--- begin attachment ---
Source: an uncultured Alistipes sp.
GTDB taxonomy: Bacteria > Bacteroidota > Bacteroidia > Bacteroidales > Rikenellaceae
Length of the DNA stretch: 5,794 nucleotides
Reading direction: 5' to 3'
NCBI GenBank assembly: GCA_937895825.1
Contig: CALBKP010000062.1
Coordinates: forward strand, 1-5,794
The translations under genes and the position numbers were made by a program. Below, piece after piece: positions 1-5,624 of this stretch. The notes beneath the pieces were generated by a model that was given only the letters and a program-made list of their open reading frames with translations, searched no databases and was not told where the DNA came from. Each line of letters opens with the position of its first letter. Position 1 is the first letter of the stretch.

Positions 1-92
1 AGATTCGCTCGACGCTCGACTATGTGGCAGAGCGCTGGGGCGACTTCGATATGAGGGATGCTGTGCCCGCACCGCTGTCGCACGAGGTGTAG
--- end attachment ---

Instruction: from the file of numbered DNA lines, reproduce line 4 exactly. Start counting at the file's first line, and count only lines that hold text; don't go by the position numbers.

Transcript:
Reading direction: 5' to 3'